“I have waited, hoping they would right the ship. But they have not,” Teresa Shook wrote.
By Alanna Vagianos
The original founder of the Women’s March, Teresa Shook, demanded that the organization’s four co-chairs ― Linda Sarsour, Carmen Perez, Tamika Mallory and Bob Bland ― step down for allowing “anti-Semitism, anti-LBGTQIA sentiment and hateful, racist rhetoric” to become part of the organization’s platform.
In a Facebook post published Monday afternoon, Shook wrote that the four public faces of the Women’s March should resign because they have strayed from the group’s goals.
“I have waited, hoping they would right the ship. But they have not,” Shook wrote. “In opposition to our Unity Principles, they have allowed anti-Semitism, anti-LBGTQIA sentiment and hateful, racist rhetoric to become a part of the platform by their refusal to separate themselves from groups that espouse these racist, hateful beliefs.”
Shook, a retired attorney who resides in Hawaii, sparked the 2017 Women’s March on Washington with a single Facebook post. With her, Bland, Vanessa Wruble and Evvie Harmon are credited with founding the march, which took shape after Donald Trump’s election. Mallory, Sarsour and Perez were brought on later to serve as national co-chairs alongside Bland to ensure the organization had diverse leadership.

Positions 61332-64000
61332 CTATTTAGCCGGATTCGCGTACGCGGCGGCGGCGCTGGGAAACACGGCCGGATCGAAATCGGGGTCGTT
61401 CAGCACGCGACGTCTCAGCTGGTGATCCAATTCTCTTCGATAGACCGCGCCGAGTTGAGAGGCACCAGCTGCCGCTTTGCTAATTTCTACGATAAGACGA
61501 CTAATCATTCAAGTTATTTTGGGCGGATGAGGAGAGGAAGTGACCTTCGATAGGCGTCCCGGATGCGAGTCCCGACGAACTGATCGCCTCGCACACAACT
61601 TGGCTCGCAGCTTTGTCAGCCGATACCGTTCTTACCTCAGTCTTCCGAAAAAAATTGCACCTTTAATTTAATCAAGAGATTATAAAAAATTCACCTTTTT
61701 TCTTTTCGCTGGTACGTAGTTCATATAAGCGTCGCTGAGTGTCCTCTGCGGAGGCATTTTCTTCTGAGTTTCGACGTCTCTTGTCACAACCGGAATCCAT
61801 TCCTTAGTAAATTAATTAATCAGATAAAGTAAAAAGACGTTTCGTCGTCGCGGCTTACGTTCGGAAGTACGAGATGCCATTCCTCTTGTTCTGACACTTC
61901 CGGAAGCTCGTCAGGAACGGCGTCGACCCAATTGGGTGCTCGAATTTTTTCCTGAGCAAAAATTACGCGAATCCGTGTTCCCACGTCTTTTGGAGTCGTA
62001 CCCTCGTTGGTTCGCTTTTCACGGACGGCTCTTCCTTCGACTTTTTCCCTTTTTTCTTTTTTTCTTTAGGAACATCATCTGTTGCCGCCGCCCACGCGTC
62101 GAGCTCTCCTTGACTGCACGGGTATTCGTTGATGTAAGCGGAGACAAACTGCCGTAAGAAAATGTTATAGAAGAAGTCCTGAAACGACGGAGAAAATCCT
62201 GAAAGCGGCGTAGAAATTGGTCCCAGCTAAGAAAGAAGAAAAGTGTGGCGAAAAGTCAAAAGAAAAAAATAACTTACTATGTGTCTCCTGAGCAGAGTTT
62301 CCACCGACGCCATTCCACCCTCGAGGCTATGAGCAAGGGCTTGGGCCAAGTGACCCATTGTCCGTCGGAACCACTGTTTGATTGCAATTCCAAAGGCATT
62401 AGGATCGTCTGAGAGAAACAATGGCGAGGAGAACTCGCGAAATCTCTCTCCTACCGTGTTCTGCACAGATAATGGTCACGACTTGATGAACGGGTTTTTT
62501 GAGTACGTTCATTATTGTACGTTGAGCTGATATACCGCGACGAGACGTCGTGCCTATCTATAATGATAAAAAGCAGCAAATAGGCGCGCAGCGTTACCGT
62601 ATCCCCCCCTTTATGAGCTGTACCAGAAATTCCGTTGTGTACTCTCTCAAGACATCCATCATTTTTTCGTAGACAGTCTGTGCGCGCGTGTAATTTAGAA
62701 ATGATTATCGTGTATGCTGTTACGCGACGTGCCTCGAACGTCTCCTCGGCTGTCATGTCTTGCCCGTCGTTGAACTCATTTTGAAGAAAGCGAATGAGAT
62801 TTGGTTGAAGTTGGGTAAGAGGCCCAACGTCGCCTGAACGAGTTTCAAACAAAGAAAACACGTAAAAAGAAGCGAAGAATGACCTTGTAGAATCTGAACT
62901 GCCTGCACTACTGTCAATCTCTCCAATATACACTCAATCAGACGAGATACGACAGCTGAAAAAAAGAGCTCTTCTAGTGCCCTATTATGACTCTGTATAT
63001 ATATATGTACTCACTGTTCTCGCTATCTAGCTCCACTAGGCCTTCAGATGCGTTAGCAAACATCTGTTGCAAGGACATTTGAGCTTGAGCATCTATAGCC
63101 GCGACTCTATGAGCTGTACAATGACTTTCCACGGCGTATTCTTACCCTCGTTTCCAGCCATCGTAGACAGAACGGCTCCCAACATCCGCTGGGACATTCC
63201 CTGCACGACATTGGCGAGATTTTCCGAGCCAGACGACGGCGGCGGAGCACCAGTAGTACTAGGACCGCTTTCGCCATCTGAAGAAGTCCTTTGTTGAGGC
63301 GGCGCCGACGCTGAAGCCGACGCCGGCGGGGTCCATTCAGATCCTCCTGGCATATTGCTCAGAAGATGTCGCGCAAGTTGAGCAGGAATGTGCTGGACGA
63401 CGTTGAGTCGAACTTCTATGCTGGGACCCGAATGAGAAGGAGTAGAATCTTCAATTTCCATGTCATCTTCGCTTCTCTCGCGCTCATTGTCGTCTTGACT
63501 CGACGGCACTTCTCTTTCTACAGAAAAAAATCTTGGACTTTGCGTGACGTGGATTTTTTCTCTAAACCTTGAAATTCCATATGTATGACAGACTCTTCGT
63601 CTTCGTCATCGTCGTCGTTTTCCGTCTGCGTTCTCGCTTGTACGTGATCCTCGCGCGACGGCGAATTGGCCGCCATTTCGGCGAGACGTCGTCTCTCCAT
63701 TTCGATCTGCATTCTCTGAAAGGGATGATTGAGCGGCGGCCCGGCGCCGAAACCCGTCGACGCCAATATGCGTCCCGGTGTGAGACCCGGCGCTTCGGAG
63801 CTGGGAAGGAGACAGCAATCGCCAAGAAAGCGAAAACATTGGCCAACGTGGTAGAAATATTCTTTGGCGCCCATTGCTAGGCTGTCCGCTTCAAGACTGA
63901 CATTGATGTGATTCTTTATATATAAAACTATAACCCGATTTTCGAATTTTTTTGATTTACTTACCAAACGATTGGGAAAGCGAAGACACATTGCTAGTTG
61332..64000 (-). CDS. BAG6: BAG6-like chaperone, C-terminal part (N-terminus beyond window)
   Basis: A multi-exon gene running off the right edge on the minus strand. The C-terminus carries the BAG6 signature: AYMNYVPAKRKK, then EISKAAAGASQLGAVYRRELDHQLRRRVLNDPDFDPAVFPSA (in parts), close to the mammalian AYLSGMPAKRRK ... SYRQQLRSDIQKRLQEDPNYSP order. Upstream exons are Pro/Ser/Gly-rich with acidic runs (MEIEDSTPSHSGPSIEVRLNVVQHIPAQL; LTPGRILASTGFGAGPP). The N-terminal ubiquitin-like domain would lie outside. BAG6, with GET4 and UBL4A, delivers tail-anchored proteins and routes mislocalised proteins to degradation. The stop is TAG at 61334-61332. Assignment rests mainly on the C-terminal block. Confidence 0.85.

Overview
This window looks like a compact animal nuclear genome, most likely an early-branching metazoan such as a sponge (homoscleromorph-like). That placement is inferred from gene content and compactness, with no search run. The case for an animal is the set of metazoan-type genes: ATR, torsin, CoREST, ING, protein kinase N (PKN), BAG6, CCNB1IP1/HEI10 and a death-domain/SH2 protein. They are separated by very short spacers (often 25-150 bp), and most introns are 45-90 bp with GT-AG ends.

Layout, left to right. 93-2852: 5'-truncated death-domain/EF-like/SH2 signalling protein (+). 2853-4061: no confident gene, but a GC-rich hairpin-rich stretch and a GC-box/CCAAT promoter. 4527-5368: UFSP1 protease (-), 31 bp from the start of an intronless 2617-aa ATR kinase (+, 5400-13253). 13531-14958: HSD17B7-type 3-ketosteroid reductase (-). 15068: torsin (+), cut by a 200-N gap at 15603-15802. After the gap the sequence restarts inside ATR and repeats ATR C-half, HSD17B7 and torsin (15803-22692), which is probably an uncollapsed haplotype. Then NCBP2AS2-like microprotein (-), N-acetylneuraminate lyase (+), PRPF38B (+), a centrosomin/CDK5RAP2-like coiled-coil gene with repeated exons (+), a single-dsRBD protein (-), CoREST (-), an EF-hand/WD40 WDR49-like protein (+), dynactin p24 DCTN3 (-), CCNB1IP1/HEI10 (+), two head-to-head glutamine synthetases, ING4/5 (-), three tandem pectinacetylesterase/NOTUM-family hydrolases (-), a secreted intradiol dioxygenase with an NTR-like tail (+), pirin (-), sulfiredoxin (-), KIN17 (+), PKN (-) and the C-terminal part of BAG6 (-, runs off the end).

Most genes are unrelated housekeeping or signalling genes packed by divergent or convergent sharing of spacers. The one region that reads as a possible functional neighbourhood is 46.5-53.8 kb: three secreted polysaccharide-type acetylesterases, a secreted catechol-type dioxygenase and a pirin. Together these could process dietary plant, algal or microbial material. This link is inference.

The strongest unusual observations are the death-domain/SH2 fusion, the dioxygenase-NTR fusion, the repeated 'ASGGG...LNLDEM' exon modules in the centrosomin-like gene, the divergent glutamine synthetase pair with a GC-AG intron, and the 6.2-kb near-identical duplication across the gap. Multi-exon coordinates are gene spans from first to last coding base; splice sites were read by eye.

“I call for the current Co-Chairs to step down and to let others lead who can restore faith in the Movement and its original intent,” Shook continued. “I stand in Solidarity with all the Sister March Organizations, to bring the Movement back to its authentic purpose.”
The organization came under fire this year when Mallory was spotted at an event hosted by Louis Farrakhan, the leader of the religious group the Nation of Islam who has a history of making anti-Semitic and anti-gay remarks. The day Mallory attended the event, Farrakhan delivered a three-hour speech in which he said “the powerful Jews” are his “enemy.” Mallory later posted an Instagram video and photo of herself at the event praising Farrakhan.
Mallory explained her ties to Farrakhan in a News One essay, writing that she began attending Nation of Islam events when her son’s father was slain 17 years ago.
Outlets later reported that that Sarsour and Perez also had personal ties to Farrakhan. All four co-chairs declined to denounce the controversial religious leader after harsh criticism from fellow activists.